Factbox-Key ministers in new Italian Meloni government By Stocksak

© Stocksak. On the day of the swearing in ceremony, the new cabinet ministers were accompanied by Prime Minister Giorgia and Sergio Mattarella, the Italian President. REUTERS/Guglielmo Mangiap

ROME (Stocksak), – On Saturday, the government of Giorgia Melonsi, the Italian Prime Minster, was sworn into power. Her cabinet consisted of 24 ministers. Here are some profiles of key figures:


Giancarlo Giorgetti, 55, is a veteran politicalwheeler-dealer viewed as a moderate and relatively pro-Europeanmember of his right-wing League party.

Mario Draghi’s former government was the industry minister. Giorgetti blocked a number Chinese takeover bids in strategic sectors of Italy’s economic economy.

Prior to that, he spent most 26 years in Parliament behind the scenes, negotiating on behalf of others and making influential friendsin finance and business.

Giorgetti was the head of the lower house budget committee for 10 years, 2001-2013. His knowledge of Rome’s legislative process was firsthand. His renowned networking skills also extend from politics through business to Italy’s powerful Roman Catholic Church.

He was not Prime Minister Meloni’s first choice. She then turned to Giorgetti.


Antonio Tajani, 69, is one of the closest aides to formerPrime Minister Silvio Berlusconi, a safe pair of hands withsolid EU credentials who has been deputy leader of Berlusconi’sconservative Forza Italia party since 2018.

Tajani, a former journalist, entered politics with Berlusconiin1994. He spent the majority of his political career in Brussels either in the European Parliament, or in the European Commission.

He was the leader of the EU parliament from 2017 to 2019. At the Commission, heheld the transport (2008-2010) and industry (2010-2014)portfolios. Tajani, a right-winger and pro-monarchy supporter, was in his youth. He speaks French and Spanish as well as English and Italian.


Matteo Piantedosi is a career civil service who, at 59, waschief ofstaff to League leader Matteo Salvini’s term at the interior ministry from 2018-19. He helped to shape his hardline policies against illegal migration.

Piantedosi, although he is close with Salvini’s, is a technocrat without party affiliation and has never been a minister. He was Rome’s prefect for the past two years, a position that ensures security and order in the capital.


Matteo Salvini (49) is the head of hard-right Leagueparty. A former interior minister, Salvini has promoted a populistagenda which includes mass deportations and mass deportations. He also supports sweeping tax cuts and lowering the retirement ages.

Bearded and stocky, the plain-speaking Salvini took chargeof the League in 2013 when it was a small, scandal-plaguedregional party. He transformed it into a national force, and looked set to dominate Italian politics. But his popularity plunged over the past three year.

Salvini, a former fervent supporter Russian President Vladimir Putinin, has denied that his party was funded by Moscow and has condemned the invasion of Ukraine. After the League’s poor showing in the Sept. 25, election, Salvini rejected suggestions to resign as League leader.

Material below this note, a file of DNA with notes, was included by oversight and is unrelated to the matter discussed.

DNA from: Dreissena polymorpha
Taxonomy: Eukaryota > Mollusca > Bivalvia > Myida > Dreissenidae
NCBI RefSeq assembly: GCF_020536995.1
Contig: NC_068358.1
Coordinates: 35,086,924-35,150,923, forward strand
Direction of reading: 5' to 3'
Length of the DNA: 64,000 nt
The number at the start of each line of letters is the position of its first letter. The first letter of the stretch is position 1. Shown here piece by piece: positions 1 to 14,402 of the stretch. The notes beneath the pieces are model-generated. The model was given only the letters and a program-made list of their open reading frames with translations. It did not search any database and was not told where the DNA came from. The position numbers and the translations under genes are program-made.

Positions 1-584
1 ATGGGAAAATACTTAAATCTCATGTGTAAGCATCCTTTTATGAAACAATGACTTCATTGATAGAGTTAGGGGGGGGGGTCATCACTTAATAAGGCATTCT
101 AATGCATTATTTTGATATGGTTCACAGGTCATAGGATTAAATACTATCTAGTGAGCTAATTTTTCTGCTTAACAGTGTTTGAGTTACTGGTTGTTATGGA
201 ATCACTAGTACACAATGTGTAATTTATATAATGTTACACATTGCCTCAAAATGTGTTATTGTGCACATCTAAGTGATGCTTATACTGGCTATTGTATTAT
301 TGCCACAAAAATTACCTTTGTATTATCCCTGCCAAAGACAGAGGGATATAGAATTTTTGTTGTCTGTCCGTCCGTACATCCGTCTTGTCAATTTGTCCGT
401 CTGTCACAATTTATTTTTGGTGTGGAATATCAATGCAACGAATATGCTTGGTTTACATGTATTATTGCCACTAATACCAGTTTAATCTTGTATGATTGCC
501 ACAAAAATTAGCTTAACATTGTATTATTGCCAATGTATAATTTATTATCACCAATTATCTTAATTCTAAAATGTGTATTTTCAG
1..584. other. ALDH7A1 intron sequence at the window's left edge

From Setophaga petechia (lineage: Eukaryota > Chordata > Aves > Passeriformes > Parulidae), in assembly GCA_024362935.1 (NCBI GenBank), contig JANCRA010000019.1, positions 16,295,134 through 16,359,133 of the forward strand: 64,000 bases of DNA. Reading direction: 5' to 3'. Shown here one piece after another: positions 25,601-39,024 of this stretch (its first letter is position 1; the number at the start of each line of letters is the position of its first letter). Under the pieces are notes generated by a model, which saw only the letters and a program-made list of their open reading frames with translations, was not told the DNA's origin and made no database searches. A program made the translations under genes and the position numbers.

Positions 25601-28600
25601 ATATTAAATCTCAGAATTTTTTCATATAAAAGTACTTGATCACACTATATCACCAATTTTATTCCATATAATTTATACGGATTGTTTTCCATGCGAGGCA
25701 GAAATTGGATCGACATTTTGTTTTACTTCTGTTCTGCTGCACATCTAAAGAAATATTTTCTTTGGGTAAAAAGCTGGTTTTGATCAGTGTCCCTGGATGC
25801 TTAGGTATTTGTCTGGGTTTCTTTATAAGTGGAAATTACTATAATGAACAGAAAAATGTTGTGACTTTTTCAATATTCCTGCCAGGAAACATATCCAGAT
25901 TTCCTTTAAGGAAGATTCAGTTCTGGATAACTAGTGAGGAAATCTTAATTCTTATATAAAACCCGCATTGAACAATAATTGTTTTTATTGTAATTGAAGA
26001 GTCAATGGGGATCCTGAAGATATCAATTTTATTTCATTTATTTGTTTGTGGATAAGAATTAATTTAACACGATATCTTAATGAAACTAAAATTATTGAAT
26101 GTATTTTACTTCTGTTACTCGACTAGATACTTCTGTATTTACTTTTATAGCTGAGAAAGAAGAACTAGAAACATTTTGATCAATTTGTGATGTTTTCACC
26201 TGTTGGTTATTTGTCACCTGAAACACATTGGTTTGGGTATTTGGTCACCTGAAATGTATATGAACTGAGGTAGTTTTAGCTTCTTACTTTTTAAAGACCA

Adolfo Urso (65), a member of Meloni’s Brothers of Italy, began his political career in the youth organization of theItalian Soci Movement (MSI), a post-fascist party founded in1946 by supporters of dictator Benito Mussolini.

Urso is a former journalist and was first elected to parliament back in1994. He held posts in centre-right governments led by Berlusconi and recently served as president of the influentialparliamentary intelligence committee.

He was responsible for urging Mario Draghi’s government to strengthen the so-called golden power, which is meant to protect strategic industries from foreigntakeovers.


Guido Crosetto is a defense industry lobbyist and close aide to Meloni. He also co-founded her party. He started his political career in the 1980s with the Christian Democratic Party and was a long-serving member of parliament until 2019, when he resigned to lead AIAD, a group of companies working in the aerospace/defense sector.

He is almost two metres (6.6 feet) tall and bald. His nickname is ‘the gentle giant’ or Shrek. This is a reference to the cartooncharacter. Between 2008 and 2011, he was the junior defense minister in a Berlusconi government.


Gilberto Pichetto Fratin (68), a senator for Forza Italia, is considered to be close to Berlusconi. He is a qualified accountant and served as deputy minister of industry in the Draghi government.

In his native Piedmont in northern Italy, he held several positions, including that of head of the local consumer, commerce, and employment committees. He doesn’t appear to have ever worked on energy or environmental issues before.


Carlo Nordio (75), a Brothers of Italy lawmaker is well-known in Italy as the former procuror of Venice, a position he retired from in 2017. He called for more measures to speed up trials and said that Italy’s slow justice system was harming the economy.

He was a fierce opponent to the pool of magistrates who led the so-called “Clean Hands” corruption investigations. These investigations brought down Italy’s political class in early 1990s. He accused the prosecutors of abusing its power. Meloni demanded that he be appointed, defeating Berlusconi’s resistance.

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